So how much were people set to blow on virtually sourced wares? Well, Visa (for example) reckons online shoppers are going through £184k a minute. We assume it means in total – unless consumers are taking an incredibly counter-intuitive approach to the debt lessons of recent years. Still, that's a lot of shopping: Visa predicts internet sales will be up 5.5% on the same day last year, with 74% of us planning to buy presents online.
Meanwhile Deloitte suggests that online sales for December will rise 15%, to a whopping £8bn. That’s 23% of the expected total retail spend for the month – proof that the benefits of sitting behind a desk while getting your novelty slippers and Christmas sweaters at the click of a mouse have become abundantly clear to a wider spread of society.
All this, and it’s still only November. While it’s clearly the Christmas drive that’s got people shopping, people are also being spurred on by the looming VAT hikes in January. Hence the popularity of big-ticket items like high definition and 3D TVs, and, at the slightly cheaper end, the iPod Touch and Nano, not to mention video games like the latest Call of Duty and Gran Turismo offerings.
Better still for retailers, the activity’s not just confined to the internet. Sales in the West End of London topped £250m over the weekend, thanks to events like Saturday’s Shop West End VIP day; cars were banned from Regent Street and Oxford Street, so they could be turned into the unadulterated no-holds-barred consumerist frenzy that everyone for some reason wants them to be. Apparently 1.5m people spent an average £200 each in the scrum. It may have been hell for any passing tourists, but the retailers were laughing: they took £20m more than the equivalent day last year, making it their strongest trading day in three years.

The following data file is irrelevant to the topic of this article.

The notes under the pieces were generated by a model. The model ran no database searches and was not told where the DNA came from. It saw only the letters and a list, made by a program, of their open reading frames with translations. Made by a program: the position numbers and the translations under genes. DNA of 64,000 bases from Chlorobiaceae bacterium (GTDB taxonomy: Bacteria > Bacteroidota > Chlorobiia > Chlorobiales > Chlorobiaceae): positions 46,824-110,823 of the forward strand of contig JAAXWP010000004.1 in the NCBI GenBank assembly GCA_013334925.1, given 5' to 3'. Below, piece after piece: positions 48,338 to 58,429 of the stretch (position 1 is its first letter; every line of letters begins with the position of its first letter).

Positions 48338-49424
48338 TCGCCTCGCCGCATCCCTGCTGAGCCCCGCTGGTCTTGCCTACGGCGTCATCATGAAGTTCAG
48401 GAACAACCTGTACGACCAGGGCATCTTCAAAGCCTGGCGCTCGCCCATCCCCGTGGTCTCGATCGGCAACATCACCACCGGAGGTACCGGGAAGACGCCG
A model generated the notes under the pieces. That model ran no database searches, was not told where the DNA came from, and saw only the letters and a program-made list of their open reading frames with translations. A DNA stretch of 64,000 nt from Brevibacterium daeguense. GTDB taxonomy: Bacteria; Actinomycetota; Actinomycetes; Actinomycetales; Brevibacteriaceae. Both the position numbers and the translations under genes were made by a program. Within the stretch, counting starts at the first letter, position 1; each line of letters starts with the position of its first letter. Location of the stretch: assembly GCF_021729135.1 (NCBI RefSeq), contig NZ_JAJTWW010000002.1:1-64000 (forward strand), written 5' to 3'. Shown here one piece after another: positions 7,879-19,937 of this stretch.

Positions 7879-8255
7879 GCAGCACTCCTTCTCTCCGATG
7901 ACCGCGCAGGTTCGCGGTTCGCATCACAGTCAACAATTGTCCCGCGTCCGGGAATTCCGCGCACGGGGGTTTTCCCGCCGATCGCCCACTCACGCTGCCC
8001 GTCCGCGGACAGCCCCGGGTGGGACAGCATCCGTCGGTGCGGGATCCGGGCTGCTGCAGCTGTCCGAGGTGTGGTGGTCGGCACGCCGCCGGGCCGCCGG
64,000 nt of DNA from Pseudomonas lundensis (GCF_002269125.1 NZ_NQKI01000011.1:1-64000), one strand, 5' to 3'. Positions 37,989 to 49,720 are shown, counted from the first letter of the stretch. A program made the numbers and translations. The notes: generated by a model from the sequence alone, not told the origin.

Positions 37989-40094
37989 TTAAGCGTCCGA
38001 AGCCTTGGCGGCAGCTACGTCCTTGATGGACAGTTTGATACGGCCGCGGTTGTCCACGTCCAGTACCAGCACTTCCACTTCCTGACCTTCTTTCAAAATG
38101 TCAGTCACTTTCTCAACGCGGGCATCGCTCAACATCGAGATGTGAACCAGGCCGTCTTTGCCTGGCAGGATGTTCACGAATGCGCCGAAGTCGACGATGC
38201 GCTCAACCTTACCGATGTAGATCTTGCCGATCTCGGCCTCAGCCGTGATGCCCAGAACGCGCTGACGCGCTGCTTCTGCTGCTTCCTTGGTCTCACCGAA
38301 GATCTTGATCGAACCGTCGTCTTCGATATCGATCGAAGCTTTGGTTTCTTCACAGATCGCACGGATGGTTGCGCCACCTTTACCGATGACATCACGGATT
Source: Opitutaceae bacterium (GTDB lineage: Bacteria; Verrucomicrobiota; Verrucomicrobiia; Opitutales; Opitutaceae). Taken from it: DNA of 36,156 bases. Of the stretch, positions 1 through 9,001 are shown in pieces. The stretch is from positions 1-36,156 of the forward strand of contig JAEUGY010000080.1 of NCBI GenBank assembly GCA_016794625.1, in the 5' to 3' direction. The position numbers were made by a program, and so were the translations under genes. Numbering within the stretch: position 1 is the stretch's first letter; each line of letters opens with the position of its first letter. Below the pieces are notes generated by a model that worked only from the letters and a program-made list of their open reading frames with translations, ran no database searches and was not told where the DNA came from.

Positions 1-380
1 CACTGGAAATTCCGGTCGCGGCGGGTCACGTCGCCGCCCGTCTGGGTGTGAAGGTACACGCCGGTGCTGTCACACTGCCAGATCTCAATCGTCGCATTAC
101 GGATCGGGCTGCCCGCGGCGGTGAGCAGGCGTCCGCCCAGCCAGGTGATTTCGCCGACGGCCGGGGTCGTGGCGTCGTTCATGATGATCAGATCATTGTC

If beating the icy cold wasn’t impressive enough, it also shows that shoppers haven’t been deterred by all this talk of cuts, the Irish bailout, or the prospect of having to save the GDP of a small country to get their kids through university. And at least they’re putting their money back into the real economy. Although it’s worth remembering that living way beyond our means was partly what got us into this mess in the first place…